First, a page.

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Tuesday, September 3, 2013


Slant rhyme or half rhyme, sometimes called near rhyme or imperfect rhyme are words that come close to rhyming, but they really don’t rhyme. (Said / regret, or find / friend.)
            Emily Dickinson is best known for her use of slant rhyme. They are a common characteristic of her poetry as is her unconventional punctuation. 
            I will admit, my original thoughts about slant rhyme were confining. I was under the impression that Dickinson (and others) used slant rhyming merely to increase the possibilities of word choice. This, in turn, would allow the poet greater flexibility and increase his/her ability to convey meaning.
            In searching the internet for thoughts on the advantages of slant rhyme usage I came across a site, In their definition of slant rhyme the author states, “Many poets use slant rhyme to introduce an element of the unexpected and prompt their readers to pay closer attention to words themselves rather than the sounds of the words.”
            This makes perfect sense. It is this unexpected inconsistency that challenges the reader and adds what Paul Fussell, in his book, Poetic Meter & Poetic Form describes as: counterpoint, modulation, tension, interplay and variation.
            Ezra Pound states that “Most arts attain their effect by using a fixed element and a variable.” Dickinson’s slant rhyme is that variable.
            Fussell also talks about poets who put much attention into meter with no variation. He states that their poetic “metrical regularity makes them remarkably easy to memorize and recite.” In other words, there are no surprises. Their expectancy is the very essence that makes the poem and breaks it as well.

            By using slant rhyme, Dickinson not only increases her word choice, thereby increasing her ability to convey the very essence of what she intends, she also gains the ability to surprise the reader, adding tension to her poem and taking her poems to heights far above a fixed element and into the world of art as Ezra Pound insightfully recognized.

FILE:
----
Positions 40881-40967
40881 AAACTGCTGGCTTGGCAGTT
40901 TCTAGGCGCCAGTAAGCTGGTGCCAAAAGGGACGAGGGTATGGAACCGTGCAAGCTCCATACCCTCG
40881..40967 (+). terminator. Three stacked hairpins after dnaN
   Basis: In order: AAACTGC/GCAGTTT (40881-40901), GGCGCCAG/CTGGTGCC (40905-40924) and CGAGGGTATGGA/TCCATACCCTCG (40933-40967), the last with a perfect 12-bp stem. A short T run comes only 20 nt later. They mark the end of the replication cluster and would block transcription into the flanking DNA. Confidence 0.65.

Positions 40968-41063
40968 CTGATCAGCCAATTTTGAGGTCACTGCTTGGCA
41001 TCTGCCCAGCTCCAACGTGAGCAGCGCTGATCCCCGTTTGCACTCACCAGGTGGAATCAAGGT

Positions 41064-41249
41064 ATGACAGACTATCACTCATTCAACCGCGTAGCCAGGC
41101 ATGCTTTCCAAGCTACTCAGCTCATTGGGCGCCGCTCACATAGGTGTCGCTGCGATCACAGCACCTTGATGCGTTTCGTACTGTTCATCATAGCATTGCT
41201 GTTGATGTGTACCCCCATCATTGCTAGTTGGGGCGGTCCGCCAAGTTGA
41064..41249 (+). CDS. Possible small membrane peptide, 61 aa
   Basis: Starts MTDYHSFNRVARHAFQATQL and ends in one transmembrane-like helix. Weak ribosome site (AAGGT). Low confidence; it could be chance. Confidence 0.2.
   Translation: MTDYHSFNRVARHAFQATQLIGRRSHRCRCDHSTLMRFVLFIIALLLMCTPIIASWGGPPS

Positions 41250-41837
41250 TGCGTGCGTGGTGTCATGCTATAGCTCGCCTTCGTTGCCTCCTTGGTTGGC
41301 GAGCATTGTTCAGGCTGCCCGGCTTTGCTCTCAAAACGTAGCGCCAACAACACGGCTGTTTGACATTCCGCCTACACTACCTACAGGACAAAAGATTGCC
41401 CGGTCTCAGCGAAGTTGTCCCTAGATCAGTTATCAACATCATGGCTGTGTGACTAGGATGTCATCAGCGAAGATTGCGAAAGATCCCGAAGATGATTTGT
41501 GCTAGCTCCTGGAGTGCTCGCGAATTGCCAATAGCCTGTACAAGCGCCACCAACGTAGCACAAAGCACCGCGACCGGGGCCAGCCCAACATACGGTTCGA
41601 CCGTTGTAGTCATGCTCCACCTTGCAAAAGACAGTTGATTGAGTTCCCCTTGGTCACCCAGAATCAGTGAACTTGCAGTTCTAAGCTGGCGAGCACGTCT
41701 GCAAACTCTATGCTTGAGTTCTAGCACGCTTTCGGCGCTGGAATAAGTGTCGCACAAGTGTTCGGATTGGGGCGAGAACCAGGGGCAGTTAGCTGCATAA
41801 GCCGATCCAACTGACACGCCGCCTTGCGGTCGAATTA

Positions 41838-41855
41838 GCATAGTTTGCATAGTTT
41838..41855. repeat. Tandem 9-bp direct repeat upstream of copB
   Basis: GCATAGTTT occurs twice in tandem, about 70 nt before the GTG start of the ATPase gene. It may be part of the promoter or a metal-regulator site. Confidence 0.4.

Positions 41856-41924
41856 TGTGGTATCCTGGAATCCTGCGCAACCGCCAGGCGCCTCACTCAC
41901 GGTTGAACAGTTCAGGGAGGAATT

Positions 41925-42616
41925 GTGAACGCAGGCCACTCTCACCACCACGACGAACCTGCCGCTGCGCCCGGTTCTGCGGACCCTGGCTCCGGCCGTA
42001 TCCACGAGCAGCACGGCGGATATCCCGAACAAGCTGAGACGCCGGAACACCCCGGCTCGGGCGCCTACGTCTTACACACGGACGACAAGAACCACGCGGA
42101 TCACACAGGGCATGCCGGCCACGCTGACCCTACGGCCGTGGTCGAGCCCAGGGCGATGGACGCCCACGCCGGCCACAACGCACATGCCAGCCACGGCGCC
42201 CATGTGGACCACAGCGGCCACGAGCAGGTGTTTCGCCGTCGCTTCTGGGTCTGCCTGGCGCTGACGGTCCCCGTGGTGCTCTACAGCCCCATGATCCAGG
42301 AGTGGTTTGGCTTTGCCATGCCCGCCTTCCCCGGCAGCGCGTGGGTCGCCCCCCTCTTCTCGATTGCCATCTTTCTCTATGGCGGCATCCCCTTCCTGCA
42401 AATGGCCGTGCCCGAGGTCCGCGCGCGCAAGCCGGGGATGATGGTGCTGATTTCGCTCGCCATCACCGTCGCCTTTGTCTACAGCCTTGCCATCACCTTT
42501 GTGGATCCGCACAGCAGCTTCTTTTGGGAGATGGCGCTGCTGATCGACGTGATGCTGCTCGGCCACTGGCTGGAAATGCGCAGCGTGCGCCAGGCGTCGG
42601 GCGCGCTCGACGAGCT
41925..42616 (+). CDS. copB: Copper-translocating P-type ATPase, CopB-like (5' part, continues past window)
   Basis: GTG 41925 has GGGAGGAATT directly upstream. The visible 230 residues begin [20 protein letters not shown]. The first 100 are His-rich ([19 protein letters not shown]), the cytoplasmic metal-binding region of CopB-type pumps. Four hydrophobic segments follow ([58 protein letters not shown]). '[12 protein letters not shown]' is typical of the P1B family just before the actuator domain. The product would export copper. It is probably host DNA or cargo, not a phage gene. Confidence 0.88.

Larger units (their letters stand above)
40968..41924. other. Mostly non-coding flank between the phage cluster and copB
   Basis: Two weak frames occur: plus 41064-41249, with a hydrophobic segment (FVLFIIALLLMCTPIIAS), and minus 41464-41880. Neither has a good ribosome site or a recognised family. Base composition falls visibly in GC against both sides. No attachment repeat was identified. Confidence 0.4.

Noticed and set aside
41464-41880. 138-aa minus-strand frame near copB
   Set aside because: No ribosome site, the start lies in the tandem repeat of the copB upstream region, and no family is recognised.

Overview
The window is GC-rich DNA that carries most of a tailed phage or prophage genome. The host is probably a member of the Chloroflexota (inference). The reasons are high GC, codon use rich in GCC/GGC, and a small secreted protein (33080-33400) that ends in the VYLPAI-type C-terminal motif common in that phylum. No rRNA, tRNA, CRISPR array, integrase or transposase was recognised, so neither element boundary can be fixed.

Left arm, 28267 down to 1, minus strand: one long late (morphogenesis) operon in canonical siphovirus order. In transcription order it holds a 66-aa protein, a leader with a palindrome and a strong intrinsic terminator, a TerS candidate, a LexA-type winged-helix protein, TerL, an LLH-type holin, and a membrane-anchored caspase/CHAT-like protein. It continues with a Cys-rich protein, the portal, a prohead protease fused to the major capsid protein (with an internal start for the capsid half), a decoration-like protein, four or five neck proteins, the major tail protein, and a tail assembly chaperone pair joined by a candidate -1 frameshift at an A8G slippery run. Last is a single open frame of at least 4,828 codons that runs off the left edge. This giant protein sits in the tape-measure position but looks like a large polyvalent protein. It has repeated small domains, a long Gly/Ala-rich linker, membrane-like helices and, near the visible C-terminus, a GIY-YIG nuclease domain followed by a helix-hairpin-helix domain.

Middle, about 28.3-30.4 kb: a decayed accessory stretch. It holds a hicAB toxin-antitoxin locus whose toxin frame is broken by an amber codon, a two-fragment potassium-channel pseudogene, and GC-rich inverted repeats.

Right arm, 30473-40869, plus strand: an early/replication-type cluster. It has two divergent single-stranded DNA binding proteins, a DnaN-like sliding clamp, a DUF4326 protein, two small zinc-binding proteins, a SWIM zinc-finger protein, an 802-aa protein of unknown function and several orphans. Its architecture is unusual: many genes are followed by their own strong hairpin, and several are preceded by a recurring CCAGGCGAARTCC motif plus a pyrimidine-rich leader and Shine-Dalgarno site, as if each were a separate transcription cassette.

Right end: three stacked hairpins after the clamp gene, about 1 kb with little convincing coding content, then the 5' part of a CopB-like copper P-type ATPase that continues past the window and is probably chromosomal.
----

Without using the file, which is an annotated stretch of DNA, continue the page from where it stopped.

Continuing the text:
Saturday, June 22, 2013


(The Deal Master Trailer Banner)

Novels, if they are well written, are exciting emotional grabbers. Movies, if they are well made, can be an exhilarating ride on an emotional rollercoaster. When you can put the two together, you have a dynamic duo that will and can support and enhance each other, offering the viewer twice the impact and twice the emotional effect.

I am pleased and excited to announce to my blog readers that the book trailer for my mystery/thriller The Deal Master is hot off the press and ready to be viewed. Here it is. I hope you like it!

The trailer was produced by the award-winning team of Nikki Gold Farren and Gerard  Bianco Jr. and their production team at Rare View Films. 
Along with films, Rare View Films also produces music videos, and they are now in the process of producing a comedy web series titled, Method or Madness. Be sure to watch for it.

The movie includes a cast and crew from around the globe. It was directed and edited by the award-winning, talented young director from Paris, Theo Zenou.

The cast was comprised of a group of superbly gifted actors and actresses. It was shot on location in New York City with the Arri Alexa camera. As you can see, the quality of the trailer is top notch.

The Director of Photography is the brilliantly artistic Mingjue Hu.